WASHINGTON — State Democrats drafting the new congressional map are poised to sacrifice either Marie Newman or Sean Casten, both Democrats, to create a new so-called Hispanic district with so few Hispanics in it that there is no assurance Illinois will send another Hispanic politician to Congress.
Lawmakers in Springfield are expected to make their final revisions on the draft after legislative hearings Tuesday and Wednesday. Votes in the state House and state Senate are expected by the end of the week.
Some changes are expected but the draft released Saturday is pretty much the outline of the finished product.
Let’s think about what’s about to happen.
Newman, the LaGrange freshman, and Casten, the Downers Grove resident in his second term, were thrown into the same district in order to create room for a second Hispanic district.
Both popular, their politics are in sync with Illinois Democrats. Newman is a progressive leader and Casten is a leader on climate change, his central and defining issue.
It’s certainly an irony that in Illinois, one of the few states in the nation where Democrats are in total control of mapmaking, the remap will knock out a Democratic incumbent.
Because of reapportionment based on the 2020 census, Illinois House seats drop to 17 from 18.
The new 6th Congressional District proposed by Springfield tossing Newman and Casten together takes suburban real estate from six Democratic members.
According to an analysis shared with me, the proposed 6th overlaps 39% with Newman’s current district and 25% with Casten’s.
Some 16% was clipped from Bobby Rush’s district; 9% from Raja Krishnamoorthi; 7% from Bill Foster; and 3% from Mike Quigley.
Heads up, Springfield: By setting up a potential brutal, multimillion-dollar divisive Democratic primary in the 6th, you may create an opening for a Republican, that is, if a non-Trump Republican could get through a primary.
The new 6th is one of the least Democratic districts Springfield mapmakers drew.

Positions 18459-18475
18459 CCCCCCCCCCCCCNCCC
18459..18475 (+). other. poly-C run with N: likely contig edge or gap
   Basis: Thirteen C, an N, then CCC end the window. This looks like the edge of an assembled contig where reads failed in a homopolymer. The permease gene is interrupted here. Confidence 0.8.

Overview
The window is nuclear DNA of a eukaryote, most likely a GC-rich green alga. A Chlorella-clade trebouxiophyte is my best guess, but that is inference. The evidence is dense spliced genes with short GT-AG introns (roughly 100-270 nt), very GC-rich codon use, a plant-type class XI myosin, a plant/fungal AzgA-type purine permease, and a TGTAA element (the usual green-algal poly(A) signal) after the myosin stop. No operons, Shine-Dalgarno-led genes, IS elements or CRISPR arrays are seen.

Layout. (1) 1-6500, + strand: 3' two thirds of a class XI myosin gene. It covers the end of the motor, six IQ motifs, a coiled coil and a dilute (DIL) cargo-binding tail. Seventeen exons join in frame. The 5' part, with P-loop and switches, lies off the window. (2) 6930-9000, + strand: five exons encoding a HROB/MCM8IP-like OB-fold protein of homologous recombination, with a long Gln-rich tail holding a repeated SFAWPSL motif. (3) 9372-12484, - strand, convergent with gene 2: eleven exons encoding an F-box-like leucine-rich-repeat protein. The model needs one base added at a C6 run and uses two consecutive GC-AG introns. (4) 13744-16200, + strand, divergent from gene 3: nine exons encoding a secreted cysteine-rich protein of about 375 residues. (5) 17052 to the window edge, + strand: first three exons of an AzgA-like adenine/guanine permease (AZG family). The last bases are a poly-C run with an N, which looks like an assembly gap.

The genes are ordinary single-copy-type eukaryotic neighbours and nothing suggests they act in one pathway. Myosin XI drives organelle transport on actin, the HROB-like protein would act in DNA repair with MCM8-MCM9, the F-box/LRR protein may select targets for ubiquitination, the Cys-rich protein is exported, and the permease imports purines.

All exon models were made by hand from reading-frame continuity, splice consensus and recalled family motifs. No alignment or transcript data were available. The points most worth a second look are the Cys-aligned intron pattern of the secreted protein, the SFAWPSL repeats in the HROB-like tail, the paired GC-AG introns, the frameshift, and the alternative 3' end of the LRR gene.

Here’s an analysis from fivethirtyeight.com of how Democratic or Republican each proposed district is and the incumbent or incumbents in the district.
1. D+40. Dem Rush.
2. D+38 Dem Robin Kelly
3. D+35. New Hispanic District. The Dem primary will clinch the seat.
4. D+41 Dem Jesus “Chuy” Garcia, at present the only Illinois Hispanic in Congress.
5. D+38 Dem Quigley
6. D+7 Dems Casten and Newman
7. D+70 Dem Danny Davis
8. D+12 Dem Krishnamoorthi
9. D+38 Dem Jan Schakowsky
10. D+21 Dem Brad Schneider
11. D+10 Dem Foster
12. R+46 Republicans Mike Bost and Mary Miller
13. D+7 open
14. D+8 Dem Lauren Underwood
15. R+42 Republican Rodney Davis
16. R+27 Republicans Ray LaHood and Adam Kinzinger
17. D+5 Open.
I heard Garcia successfully lobbied to keep the lone Hispanic district, the 4th, intact in the first draft. The 4th connects Chicago’s North and South Side Hispanic populations.
Something changed within a very few days.
The draft 2nd map out on Saturday created the new Hispanic district. Garcia’s revised 4th is now anchored on the South Side. His district has a 62% Hispanic voting age population.
The census counts undocumented immigrants who can’t vote.
Even if you knock a few points off of Garcia’s district, it’s still a majority-minority district.
It’s different for the new 3rd — with only a 43.75% Hispanic voting age population, it is barely a minority district. One estimate from a Democratic political operative — discounting for folks who can’t vote and youths who don’t vote — put the number of Hispanics who will actually vote in the new 3rd at 37%.
A Democratic primary with multiple Hispanics will divide the Hispanic vote, leaving the door wide open for a non-Hispanic candidate to claim the seat.
Three candidates are already mulling bids.
Ald. Gilbert Villegas, (36th) told Sun-Times City Hall reporter Fran Spielman on Monday he is “seriously considering” a bid.
Sun-Times politics writer Rachel Hinton reports that Rep. Delia Ramirez, D-Chicago, said in a statement she’s “carefully” considering a run for Congress. State Sen. Omar Aquino, D-Chicago, the chair of the Senate Redistricting Committee, is also expected to look at a run.
More are expected to jump in once the map is finalized. This could be a once-in-a-generation opportunity.
Former Rep. Luis Gutierrez, the first Hispanic politician Illinois sent to Congress, kept the seat from 1993 to 2019, followed by Garcia, the second.
Under this map with a weakly constructed Hispanic district, it’s not certain there will be a third.